One of the arguments of those in privanza of abortion is that the state can not cojín its laws on religious beliefs. "We must maintain at all costs the separation between church and state," they say. But it is a fallacy to try to deal with those concepts that will serve as the basis for the enactment of laws – such as values, morality, the meaning of life or human identity – from a distinctly secular position. In one way or another all will bring to the discussion table their own concepts about the existence or non-existence of God or their own ideas of what constitutes good for the individual and for the community.
It is discriminatory, then, to try to silence the voice of Christians in that public forum, on the premise that our opinions are religious, because in the long run all the opinions that are issued on that platform will be as essentially religious as the religious arguments that they reject
Think of abortion, for example. How are we going to determine the nature of the unborn child? Who defines the moment in which a human life begins to be sacred and worthy of protection? Or what are the values that we should place as priorities when legislating on this issue, the right of the mother to decide whether to continue with the pregnancy or the right of the unborn child to be protected? Whatever our argumentation process may be, it will be impossible to maintain it in a clearly secular terrain.
So, if we Christians advocate absolute pudoroso values, we are by no means against the separation of church and state (an idea, incidentally, that arose within Christianity). In a independiente democracy, the participation of all those who have something to contribute must be allowed in the debate, whatever their religious or philosophical convictions.
Of course, the r contribution of the church is not to try to moralize the nation, but to preach the gospel message, through which individuals are reconciled to God through the person and work of Christ, and transformed by the power of the Holy Spirit. Although we must point out that history has witnessed again and again the collateral benefits that have produced the great revivals of Christianity at the social level.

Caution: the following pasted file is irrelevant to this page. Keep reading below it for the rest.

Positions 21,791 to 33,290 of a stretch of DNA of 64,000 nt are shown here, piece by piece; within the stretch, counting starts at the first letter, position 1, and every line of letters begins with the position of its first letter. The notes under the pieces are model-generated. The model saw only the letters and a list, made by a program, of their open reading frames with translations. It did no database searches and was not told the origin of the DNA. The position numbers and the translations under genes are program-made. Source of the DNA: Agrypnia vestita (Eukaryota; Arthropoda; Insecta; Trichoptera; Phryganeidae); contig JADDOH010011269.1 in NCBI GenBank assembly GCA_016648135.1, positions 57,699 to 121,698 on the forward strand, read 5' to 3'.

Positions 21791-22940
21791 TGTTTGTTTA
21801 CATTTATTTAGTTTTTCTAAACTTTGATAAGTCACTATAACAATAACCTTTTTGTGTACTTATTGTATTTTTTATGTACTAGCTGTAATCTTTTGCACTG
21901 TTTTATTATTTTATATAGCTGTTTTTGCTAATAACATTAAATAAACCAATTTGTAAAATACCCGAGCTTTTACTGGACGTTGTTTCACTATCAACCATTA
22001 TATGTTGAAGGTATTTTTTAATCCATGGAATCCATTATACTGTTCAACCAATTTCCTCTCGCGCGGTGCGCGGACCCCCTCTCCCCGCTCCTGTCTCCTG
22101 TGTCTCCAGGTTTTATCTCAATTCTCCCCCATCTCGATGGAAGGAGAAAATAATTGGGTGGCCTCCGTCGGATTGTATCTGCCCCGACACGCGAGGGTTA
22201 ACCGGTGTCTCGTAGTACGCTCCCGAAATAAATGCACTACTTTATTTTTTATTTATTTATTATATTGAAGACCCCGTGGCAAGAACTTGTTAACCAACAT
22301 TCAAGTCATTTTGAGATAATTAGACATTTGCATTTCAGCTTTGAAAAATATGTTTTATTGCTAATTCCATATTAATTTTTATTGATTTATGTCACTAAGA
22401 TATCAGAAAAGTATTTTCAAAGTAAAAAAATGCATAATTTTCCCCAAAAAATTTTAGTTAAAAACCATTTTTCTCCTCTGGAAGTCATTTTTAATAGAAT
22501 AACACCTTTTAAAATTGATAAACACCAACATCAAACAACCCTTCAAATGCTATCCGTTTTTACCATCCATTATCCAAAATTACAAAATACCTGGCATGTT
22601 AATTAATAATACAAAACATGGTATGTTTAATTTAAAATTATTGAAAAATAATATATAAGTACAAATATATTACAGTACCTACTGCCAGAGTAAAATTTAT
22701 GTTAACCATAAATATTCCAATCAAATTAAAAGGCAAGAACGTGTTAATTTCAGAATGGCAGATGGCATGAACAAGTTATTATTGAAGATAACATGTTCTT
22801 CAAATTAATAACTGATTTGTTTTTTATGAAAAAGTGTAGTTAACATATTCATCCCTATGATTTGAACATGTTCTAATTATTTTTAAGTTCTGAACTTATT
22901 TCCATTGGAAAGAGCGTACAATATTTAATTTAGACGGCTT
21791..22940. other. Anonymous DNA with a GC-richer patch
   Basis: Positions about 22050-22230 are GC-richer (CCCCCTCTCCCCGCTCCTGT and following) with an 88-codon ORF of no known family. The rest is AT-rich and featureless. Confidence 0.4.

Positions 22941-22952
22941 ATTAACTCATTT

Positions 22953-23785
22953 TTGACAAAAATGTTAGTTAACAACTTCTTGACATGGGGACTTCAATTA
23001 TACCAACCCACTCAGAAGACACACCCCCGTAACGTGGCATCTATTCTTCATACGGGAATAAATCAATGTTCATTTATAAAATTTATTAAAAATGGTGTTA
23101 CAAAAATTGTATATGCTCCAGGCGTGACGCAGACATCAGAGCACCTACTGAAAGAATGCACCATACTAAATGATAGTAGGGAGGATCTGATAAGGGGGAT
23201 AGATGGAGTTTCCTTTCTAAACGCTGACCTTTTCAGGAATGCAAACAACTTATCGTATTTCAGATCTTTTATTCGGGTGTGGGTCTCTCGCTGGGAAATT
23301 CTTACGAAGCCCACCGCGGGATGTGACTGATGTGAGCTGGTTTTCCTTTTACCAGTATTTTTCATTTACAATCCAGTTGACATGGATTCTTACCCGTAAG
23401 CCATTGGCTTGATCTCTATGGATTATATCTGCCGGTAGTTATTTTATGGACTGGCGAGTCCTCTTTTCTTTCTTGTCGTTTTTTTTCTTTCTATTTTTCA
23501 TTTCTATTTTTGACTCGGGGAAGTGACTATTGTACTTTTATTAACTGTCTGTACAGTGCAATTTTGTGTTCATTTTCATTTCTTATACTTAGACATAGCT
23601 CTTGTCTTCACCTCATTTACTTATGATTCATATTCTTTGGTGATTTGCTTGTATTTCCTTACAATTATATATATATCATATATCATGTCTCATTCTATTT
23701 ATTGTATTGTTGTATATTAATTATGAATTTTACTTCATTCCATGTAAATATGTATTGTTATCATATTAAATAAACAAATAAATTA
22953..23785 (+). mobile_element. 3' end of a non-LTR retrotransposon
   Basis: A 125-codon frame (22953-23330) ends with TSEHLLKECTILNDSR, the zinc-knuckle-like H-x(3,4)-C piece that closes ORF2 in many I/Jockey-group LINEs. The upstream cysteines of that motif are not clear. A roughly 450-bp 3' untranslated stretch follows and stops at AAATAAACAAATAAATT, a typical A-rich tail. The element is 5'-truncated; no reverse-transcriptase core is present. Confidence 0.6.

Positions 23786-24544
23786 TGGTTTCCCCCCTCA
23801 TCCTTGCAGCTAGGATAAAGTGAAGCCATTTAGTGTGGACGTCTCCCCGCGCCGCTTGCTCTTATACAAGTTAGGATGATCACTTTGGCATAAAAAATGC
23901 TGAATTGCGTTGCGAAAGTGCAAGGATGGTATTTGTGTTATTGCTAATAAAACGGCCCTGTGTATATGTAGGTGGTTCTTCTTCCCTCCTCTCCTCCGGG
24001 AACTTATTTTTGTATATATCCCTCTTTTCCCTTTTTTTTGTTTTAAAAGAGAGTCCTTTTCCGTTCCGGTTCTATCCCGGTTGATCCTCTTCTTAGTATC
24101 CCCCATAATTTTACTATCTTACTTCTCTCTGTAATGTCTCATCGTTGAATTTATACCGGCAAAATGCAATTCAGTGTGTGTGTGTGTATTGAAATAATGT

But as citizens of the nation, Christians not only have a contribution to make in this pudoroso debate, but we have an obligation to do so because of the mandate of our Lord Jesus Christ to love God with all our hearts, with all our soul and with all our mind, and love our neighbor as ourselves. It is not hate or fanatical discrimination that motivates our discourse, but a genuine concern for the common good.
On the other hand, those who intend to keep the discussion on abortion out of the frame of any religious discussion, do not realize how dangerous that argument is for themselves. If we defend human life from conception to death it is because we believe that man is a being created in the image and likeness of God (Gen. 1: 26-28, 9: 6). If we put aside this "religious" premise, we have no reason to place human beings above animals. When a society accepts this worldview, it is sowing the seed of its own destruction.
Author: Sugel Michelén
He studied for the ministry in 1979. Later he was sent by the Biblical Church of the Lord Jesus Christ (IBSJ), in Santo Domingo, Dominican Republic, to the city of Puerto Plata, to begin a work there. But at the end of 1983 he was called to be part of the IBSJ pastor corps, where he serves the Lord since then, regularly exposing the Word on Sundays. He is also the author of the blog All Thought Captive.
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